According to the British Library newspapers website, The Freeman's Journal was established in Dublin in 1763. It was a four-page daily paper until it doubled in size in 1872. In 1854 at least three Irish newspapers enjoyed far larger readerships than the Journal, but by 1900 it could claim to be the leading Irish newspaper. 


Wed Oct 18, 1876
CONDRON and CULLEN - Oct. 15, at the Church of the Star of the Sea Irishtown, by the Rev. Thomas Leahy, CC, Mr. Francis Condron to Alicia, second daughter of Mr. Wm Cullen.

Sat Feb 14 1880
WHITE and CONDREN - Feb. 9, at the Church of SS. Mary and Peter, Arklow, by the Rev. J. Dunphy, P.P., Michael, third son of the late James White, of Killabegs, to Honora (Oney), second daughter of Morgan Condren, Scarnagh, county Wexford.

Wed Feb 20 1884
CONDREN and WOOLOHAN - Feb 19, 1884, at Ballycooly Catholic Church, by the Rev P Germain, PP, Avoca, assisted by the Rev J Dunphy, PP, Arklow, and the Rev N Barry, CC, Avoca, Daniel Condren, TC, Arklow, youngest son of the late Thomas Condren, to Julia, eldest daughter of the late Edward Woolohan, Ballykilagar, county Wicklow.

Sat Aug 8 1891 
CONDREN and SHEEHAN - July 29, 1891, at the RC Church, Johnstown, Co Wicklow, by the Rev Pierce O'Donnell, Edward, youngest son of Morgan Condren, Scarnagh, to Mary, second daughter of Andrew Sheehan, PLG, Barnaclay, Arklow.

Sat Oct 22 1892
GRANELL and CONDREN - October 17, 1892, at St Patrick's Church, Castletown, by the Rev James Dunphy, PP, assisted by the Rev LJ Farrelly, CC, Rev P Doyle, CC, &c, Peter, son of the late John Granell, Esq, Curranstown, Arklow, to Sarah, eldest daughter of the late John Condren, Esq, Hill View, Arklow.


Mon Mar 9 1874
CONDRON - March 8, at her residence, 2 Little Strand-street, Mrs. Mary Condron, the beloved wife of Mr. Michael Condron, aged 87 years. Her remains will be removed on to-morrow (Tuesday) morning at ten o'clock to Glasnevin Cemetery. Friends please accept this notice.

Thu May 7 1874
CONDREN - May 6th, at his residence, Main-street, Arklow, Thomas Condren, aged 58 years. His remains will be interred in Castletown on to-morrow (Friday).

Fri Jan 24 1879
CONDRAN - Jan. 22, at Cork-street Hospital, Patrick Francis Condran, late of Kiltegan, county Wicklow, aged 30 years, deeply and deservedly regretted. R.I.P. American papers please copy.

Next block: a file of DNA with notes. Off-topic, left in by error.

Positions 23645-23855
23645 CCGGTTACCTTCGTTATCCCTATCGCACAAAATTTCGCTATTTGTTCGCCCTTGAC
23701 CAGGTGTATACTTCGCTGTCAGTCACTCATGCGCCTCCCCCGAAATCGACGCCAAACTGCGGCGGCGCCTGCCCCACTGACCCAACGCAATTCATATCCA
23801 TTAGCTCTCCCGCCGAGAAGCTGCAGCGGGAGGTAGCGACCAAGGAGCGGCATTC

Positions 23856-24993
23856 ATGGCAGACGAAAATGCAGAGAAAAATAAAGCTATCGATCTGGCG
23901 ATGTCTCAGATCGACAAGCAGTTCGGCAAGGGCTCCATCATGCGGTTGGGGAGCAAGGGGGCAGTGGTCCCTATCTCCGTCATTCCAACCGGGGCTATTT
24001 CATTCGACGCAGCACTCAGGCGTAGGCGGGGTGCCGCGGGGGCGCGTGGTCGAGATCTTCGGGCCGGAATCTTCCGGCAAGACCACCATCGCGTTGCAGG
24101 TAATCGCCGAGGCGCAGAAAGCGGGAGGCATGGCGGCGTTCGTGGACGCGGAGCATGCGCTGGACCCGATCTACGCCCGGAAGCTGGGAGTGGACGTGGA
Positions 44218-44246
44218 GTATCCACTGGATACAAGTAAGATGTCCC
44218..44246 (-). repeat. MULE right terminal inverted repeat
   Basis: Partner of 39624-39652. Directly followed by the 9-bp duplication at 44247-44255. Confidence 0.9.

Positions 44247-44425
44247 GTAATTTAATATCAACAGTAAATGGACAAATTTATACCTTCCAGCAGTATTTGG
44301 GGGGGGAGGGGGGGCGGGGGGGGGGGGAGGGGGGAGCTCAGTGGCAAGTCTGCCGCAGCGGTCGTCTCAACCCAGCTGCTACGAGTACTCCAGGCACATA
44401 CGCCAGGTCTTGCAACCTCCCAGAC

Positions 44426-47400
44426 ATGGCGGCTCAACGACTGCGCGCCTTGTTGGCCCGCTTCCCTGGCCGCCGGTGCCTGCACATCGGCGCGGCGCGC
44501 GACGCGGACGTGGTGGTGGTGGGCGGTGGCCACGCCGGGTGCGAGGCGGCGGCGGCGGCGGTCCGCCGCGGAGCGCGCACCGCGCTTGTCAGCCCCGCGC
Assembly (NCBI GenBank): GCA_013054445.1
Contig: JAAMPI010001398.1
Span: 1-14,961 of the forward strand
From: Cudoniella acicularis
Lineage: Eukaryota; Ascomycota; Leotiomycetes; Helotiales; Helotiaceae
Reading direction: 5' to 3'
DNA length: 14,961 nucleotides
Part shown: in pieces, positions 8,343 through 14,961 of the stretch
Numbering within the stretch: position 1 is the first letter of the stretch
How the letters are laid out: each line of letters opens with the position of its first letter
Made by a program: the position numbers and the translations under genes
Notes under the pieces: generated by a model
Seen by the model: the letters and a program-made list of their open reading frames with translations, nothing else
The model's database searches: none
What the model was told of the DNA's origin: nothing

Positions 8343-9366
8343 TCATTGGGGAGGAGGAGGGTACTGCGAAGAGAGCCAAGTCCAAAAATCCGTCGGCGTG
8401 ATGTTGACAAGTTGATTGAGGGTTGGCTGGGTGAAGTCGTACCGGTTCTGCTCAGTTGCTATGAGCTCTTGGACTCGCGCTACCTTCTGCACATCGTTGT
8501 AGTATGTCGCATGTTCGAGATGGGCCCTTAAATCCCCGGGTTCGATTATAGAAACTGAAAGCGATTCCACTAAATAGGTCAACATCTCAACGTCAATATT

Tue Aug 19 1879
CONDREN - Aug. 18, at his residence, 2 Little-strand-street, Mr Michael Condren, aged 76. Interment at 10 o'clock on to-morrow (Wednesday) at Glasnevin.

Mon Feb 2 1880
CONDRON - Jan. 31, at his residence, 10 Poplar-row, Spring-gardens, Mr John Condron, aged 82 years, fortified by the rites of the Holy Catholic Church. His remains will be removed to Glasnevin Cemetery at 10 o'clock on to-morrow (Tuesday) morning. R.I.P.

Tue Sep 12 1882
CONDRON - Sept 1, 1882, at her residence, 133 North Strand road, fortified by the rites of the Catholic Church, Mrs Bridget Condron, aged 75 years. RIP.

Fri Sep 14 1883
CONDREN - Sept 9, 1883, at his residence, Hill View, Gorey, John Condren, aged 80 years, deeply regretted by his wife and family and numerous firends. R I P. American and Australian papers please copy.

Tue Sep 22 1885
CONDRON - Sept 21, 1885, at 24 Little Mary street, after a short illness, to the inexpressible grief of his [...] and family, Charles Condron, aged 29 years. RIP. Funeral will leave above address at 2 o'clock to-morrow (Wednesday) for interment at St Margaret's.

Mon Sep 6, 1886
CONDRIN - August 30, 1886, Anna Maria, eldest daughter of the late John Condrin, Hill View, Gorey. R I P. Interment on yesterday after Solemn Office and High Mass.

Mon Jun 4 1888
CONDRON - June 3, 1888, at her residence, 4 Nicholas street, Mrs Elizabeth Condron, aged 34 years, to the inexpressible grief of her sorrowing husband and family. RIP. Interment on to-morrow (Tuesday) morning at 10 30 o'clock for Glasnevin Cemetery. Provincial papers please copy.

Wed Jun 20 1888
CONDRON - Jun 19, 1888, at his residence, 6 Green street, after a short illness, Michael Condron, fortified by the rites of the Holy Catholic Church, to the inexpressible grief of his wife and family. RIP. Interment at two o'clock on to-morrow (Thursday) at St Margaret's.

Sat Mar 23 1889